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  1. From Phenomenology to Phenomenotechnique: The Role of Early Twentieth-Century Physics in Gaston Bachelard’s Philosophy.Cristina Chimisso - 2008 - Studies in History and Philosophy of Science Part A 39 (3):384-392.
    Bachelard regarded the scientific changes that took place in the early twentieth century as the beginning of a new era, not only for science, but also for philosophy. For him, the theory of relativity and quantum mechanics had shown that a new philosophical ontology and a new epistemology were required. I show that the type of philosophy with which he was more closely associated, in particular that of Léon Brunschvicg, offered to him a crucial starting point. Brunschvicg never considered scientific (...)
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  • Media, Knowledge & Education - Exploring New Spaces, Relations and Dynamics in Digital Media Ecologies.Theo Hug (ed.) - 2008 - Innsbruck University Press.
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  • Kuhn's Missed Opportunity and the Multifaceted Lives of Bachelard: Mythical, Institutional, Historical, Philosophical, Literary, Scientific.Teresa Castelão-Lawless - 2004 - Studies in History and Philosophy of Science Part A 35 (4):873-881.
  • The Janus Head of Bachelard’s Phenomenotechnique: From Purification to Proliferation and Back.Massimiliano Simons - 2018 - European Journal for Philosophy of Science 8 (3):689-707.
    The work of Gaston Bachelard is known for two crucial concepts, that of the epistemological rupture and that of phenomenotechnique. A crucial question is, however, how these two concepts relate to one another. Are they in fact essentially connected or must they be seen as two separate elements of Bachelard’s thinking? This paper aims to analyse the relation between these two Bachelardian moments and the significance of the concept of phenomenotechnique for today. This will be done by examining how the (...)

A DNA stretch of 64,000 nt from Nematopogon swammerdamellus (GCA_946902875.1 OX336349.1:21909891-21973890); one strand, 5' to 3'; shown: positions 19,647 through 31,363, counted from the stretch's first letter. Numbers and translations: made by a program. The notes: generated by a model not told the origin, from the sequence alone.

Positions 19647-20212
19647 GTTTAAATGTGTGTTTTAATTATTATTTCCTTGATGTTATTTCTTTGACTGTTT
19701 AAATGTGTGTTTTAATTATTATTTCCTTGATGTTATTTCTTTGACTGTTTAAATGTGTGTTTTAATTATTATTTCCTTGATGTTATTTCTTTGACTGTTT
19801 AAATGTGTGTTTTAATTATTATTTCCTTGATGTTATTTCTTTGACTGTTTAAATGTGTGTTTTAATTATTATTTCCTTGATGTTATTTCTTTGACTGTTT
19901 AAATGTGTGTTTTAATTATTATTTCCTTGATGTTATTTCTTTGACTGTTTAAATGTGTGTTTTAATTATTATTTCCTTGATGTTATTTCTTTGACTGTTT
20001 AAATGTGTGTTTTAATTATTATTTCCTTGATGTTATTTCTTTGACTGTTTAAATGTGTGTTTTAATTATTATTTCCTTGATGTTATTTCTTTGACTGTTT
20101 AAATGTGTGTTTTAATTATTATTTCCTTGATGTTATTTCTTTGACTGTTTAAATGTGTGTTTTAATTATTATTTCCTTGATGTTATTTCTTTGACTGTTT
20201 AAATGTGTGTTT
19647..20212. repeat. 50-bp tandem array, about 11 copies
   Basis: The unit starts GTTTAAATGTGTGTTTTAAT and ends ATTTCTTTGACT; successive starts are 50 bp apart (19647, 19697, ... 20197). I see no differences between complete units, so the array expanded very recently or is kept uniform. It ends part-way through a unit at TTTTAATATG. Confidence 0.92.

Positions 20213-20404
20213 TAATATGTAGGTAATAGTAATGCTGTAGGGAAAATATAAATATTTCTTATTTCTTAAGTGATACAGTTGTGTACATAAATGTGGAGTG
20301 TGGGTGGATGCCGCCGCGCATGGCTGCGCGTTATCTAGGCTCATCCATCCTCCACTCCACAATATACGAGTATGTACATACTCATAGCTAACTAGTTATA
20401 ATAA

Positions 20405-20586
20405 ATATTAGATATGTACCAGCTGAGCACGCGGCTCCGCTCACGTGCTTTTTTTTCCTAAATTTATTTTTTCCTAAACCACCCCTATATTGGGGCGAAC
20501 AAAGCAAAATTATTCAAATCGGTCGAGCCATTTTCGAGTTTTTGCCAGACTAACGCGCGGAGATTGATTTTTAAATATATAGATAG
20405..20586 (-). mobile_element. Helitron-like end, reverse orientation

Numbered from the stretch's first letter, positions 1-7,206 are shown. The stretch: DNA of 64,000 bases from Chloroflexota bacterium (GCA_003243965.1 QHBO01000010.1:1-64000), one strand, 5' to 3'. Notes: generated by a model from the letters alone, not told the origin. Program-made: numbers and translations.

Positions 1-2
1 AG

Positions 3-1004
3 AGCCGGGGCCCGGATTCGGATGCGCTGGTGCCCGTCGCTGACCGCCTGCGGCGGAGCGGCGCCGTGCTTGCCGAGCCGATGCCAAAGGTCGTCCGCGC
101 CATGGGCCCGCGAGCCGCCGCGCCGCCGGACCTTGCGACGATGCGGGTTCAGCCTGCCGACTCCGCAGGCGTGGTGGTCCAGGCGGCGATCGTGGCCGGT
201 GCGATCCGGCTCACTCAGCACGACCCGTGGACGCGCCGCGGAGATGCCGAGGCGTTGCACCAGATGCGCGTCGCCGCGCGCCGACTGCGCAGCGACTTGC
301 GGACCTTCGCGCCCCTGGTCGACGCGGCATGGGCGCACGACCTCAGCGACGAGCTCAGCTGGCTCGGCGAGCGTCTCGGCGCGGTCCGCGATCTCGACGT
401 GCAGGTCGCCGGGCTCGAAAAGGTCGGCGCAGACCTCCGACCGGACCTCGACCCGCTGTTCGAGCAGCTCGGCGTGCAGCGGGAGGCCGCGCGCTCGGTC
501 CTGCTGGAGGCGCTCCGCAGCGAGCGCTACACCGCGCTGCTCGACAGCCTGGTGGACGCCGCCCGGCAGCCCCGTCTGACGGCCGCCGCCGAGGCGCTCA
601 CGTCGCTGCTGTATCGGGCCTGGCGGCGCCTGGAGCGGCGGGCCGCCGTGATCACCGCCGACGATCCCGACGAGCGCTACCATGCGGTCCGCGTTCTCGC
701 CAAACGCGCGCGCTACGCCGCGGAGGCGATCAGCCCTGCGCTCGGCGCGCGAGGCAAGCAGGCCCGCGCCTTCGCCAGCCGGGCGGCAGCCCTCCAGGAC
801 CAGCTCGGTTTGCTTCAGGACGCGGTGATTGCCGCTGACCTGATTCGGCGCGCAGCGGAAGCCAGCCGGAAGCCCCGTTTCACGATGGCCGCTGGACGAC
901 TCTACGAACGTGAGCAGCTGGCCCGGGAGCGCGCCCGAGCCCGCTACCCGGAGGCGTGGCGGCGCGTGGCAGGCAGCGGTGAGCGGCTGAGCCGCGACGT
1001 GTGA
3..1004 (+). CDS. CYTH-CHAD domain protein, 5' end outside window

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  • On the Genealogy of Concepts and Experimental Practices: Rethinking Georges Canguilhem’s Historical Epistemology.Pierre-Olivier Méthot - 2012 - Studies in History and Philosophy of Science Part A (1):112-123.
    The importance given by historian and philosopher of science Georges Canguilhem to the role of practice, techniques, and experimentation in concept-formation was largely overlooked by commentators. After placing Canguilhem’s contributions within the larger history of historical epistemology in France, and clarifying his views regarding this expression, I re-evaluate the relation between concepts and experimental practices in Canguilhem’s philosophy of science. Drawing on his early writings on the relations between science and technology in the 1930s, on the Essai sur quelques problèmes (...)
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  • Gaston Bachelard and the Notion of "Phenomenotechnique".Hans-Jörg Rheinberger - 2005 - Perspectives on Science 13 (3):313-328.
    : The paper aims at an analysis of the oeuvre of the French historian of science and epistemologist Gaston Bachelard (1884–1962). Bachelard was the founder of a tradition of French thinking about science that extended from Jean Cavaillès over Georges Canguilhem to Michel Foucault. In the past, he has become best known and criticized for his postulation of an epistemological rupture between everyday experience and scientific experience. In my analysis, I emphasize another aspect of the work of Bachelard. It is (...)
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